SHELLEY's mind was one of the most extraordinary which appeared above our literary horizon at a time when we were remarkably rich in the number of our gifted men, both in the high pitch and in the diversity of their powers. Whilst most of these have had assigned to them their appropriate place in the temple of literature, Shelley's still remains uncertain, hovering between the unattainable heights of perfection which his greatest admirers claim for him, and the low and misty regions of wildness, error, mysticism, unmeaningness, down even to the vacuity of nonsense, to which his depreciators, or those who cannot comprehend his character, would degrade him. It is only within the last few years that his writings have been studied with any view towards discovering in what estimation they are to be held as works of literature, or obtaining a clear insight into his character, in its moral and poetical capacities; and though he has often been reviewed, and much said about him, there has not yet been any attempt made towards obtaining a full exposition of his character, nor has that degree of study and diligent examination ever been given which is necessary to the due estimation of such a mind as his. It is true that we find much exaggerated praise given him, much extolling to the skies, without that exact appreciation, which as it is more difficult to adjust, and more demonstrative therefore of a due sense of the worth of that to which it is given, is far more flattering. Such vague admiration is injurious when applied to men of real genius, as it delays that diligent examination into their merits which is often much required.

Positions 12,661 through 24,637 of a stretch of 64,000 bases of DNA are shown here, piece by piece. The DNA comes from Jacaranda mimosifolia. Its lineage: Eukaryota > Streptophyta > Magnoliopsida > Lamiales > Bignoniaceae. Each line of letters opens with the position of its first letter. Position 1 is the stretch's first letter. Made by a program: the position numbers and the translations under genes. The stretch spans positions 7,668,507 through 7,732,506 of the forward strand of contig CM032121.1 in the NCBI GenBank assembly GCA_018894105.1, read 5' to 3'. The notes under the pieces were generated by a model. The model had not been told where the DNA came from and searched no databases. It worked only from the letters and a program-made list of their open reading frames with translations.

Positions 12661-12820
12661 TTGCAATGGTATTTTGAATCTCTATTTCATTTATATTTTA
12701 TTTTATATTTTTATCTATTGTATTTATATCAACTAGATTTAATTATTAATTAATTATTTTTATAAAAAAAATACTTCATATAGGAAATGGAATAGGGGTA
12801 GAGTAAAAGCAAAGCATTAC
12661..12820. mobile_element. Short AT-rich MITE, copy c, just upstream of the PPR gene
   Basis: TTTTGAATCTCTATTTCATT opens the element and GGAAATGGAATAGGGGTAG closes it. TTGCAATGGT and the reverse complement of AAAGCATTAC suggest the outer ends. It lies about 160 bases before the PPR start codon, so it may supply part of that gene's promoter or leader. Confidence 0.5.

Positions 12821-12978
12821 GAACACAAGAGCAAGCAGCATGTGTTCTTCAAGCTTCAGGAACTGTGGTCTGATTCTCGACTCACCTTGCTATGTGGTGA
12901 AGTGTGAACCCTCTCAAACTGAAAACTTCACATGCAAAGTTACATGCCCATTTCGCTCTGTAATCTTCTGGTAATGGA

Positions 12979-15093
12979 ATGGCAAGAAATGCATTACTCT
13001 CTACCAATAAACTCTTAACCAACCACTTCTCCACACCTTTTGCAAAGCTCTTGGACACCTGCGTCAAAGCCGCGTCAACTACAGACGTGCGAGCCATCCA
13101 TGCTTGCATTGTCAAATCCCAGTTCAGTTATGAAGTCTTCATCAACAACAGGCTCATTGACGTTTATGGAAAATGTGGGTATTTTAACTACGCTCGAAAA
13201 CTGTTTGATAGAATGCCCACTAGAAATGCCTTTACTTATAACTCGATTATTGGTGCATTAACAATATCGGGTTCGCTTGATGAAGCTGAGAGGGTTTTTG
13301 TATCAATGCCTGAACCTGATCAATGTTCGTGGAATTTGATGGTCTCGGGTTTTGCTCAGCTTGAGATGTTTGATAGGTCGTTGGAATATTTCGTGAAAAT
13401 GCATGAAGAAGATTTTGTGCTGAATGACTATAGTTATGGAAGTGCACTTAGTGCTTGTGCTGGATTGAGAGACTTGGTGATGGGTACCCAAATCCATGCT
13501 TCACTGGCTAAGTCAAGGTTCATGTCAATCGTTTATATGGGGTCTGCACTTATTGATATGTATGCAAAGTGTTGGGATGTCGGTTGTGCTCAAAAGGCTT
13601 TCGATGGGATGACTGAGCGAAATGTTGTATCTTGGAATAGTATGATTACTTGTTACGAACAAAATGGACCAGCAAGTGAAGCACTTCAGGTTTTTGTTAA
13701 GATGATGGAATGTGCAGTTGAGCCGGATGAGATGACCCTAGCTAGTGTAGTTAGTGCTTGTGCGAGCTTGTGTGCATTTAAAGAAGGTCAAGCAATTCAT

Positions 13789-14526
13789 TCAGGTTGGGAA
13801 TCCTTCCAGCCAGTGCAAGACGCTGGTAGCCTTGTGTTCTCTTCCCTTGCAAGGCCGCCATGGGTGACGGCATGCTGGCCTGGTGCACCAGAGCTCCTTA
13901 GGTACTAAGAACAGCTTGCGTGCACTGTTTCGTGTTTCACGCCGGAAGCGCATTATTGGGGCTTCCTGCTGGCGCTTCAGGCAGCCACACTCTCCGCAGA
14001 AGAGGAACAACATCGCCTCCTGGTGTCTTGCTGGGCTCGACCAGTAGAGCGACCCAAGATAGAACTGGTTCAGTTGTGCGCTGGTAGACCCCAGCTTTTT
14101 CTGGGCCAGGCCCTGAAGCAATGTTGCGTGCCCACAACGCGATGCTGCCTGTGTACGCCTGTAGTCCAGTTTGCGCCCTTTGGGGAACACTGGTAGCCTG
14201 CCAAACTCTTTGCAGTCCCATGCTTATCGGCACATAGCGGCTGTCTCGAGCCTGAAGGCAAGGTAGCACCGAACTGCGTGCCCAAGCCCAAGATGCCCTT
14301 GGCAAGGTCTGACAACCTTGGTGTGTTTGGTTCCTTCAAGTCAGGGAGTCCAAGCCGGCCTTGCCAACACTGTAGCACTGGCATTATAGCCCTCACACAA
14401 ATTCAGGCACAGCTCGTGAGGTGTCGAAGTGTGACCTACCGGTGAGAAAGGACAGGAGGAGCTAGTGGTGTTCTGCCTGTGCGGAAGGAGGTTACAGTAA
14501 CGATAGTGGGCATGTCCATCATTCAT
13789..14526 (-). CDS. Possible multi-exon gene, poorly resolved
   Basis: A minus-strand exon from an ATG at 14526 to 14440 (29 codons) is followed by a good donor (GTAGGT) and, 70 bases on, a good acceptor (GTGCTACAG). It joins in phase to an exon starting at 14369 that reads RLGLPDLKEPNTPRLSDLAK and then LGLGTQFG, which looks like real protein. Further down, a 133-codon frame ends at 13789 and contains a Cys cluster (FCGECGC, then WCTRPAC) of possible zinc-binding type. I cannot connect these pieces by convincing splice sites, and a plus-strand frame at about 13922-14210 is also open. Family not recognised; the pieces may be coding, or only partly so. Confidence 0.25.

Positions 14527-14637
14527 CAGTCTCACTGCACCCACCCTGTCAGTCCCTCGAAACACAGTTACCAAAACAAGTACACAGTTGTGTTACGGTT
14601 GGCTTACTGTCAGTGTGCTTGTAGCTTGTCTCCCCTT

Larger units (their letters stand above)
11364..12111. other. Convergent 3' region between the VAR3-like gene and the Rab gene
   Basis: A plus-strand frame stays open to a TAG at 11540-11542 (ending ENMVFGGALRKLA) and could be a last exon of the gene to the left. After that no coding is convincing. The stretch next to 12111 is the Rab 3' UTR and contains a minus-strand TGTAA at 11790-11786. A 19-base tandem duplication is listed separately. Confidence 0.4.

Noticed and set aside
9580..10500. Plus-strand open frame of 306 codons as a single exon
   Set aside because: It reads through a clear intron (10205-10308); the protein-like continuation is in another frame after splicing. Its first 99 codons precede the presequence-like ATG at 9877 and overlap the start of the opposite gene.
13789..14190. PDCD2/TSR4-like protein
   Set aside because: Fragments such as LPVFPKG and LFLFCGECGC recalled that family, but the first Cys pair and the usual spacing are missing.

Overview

Every one on first reading Shelley must be struck with his wonderful luxuriance of imagery, his vast flow of ideas and of language, and the beauty of expression with which he clothes every delineation of natural or spiritual qualities. He differs from most other poets not merely in the nature but the use of his imagery. He seldom employs it merely as a means of illustration. It seems to be the natural path of his mind to describe by allegory, and whilst other writers employ their talents for metaphor as a means of explaining and enforcing their subject, he seems to take his subject as an apology for inundating the minds of his readers with a profusion of beautiful images. This, it has been truly said, is one of the causes of that difficulty of comprehension which is often complained of in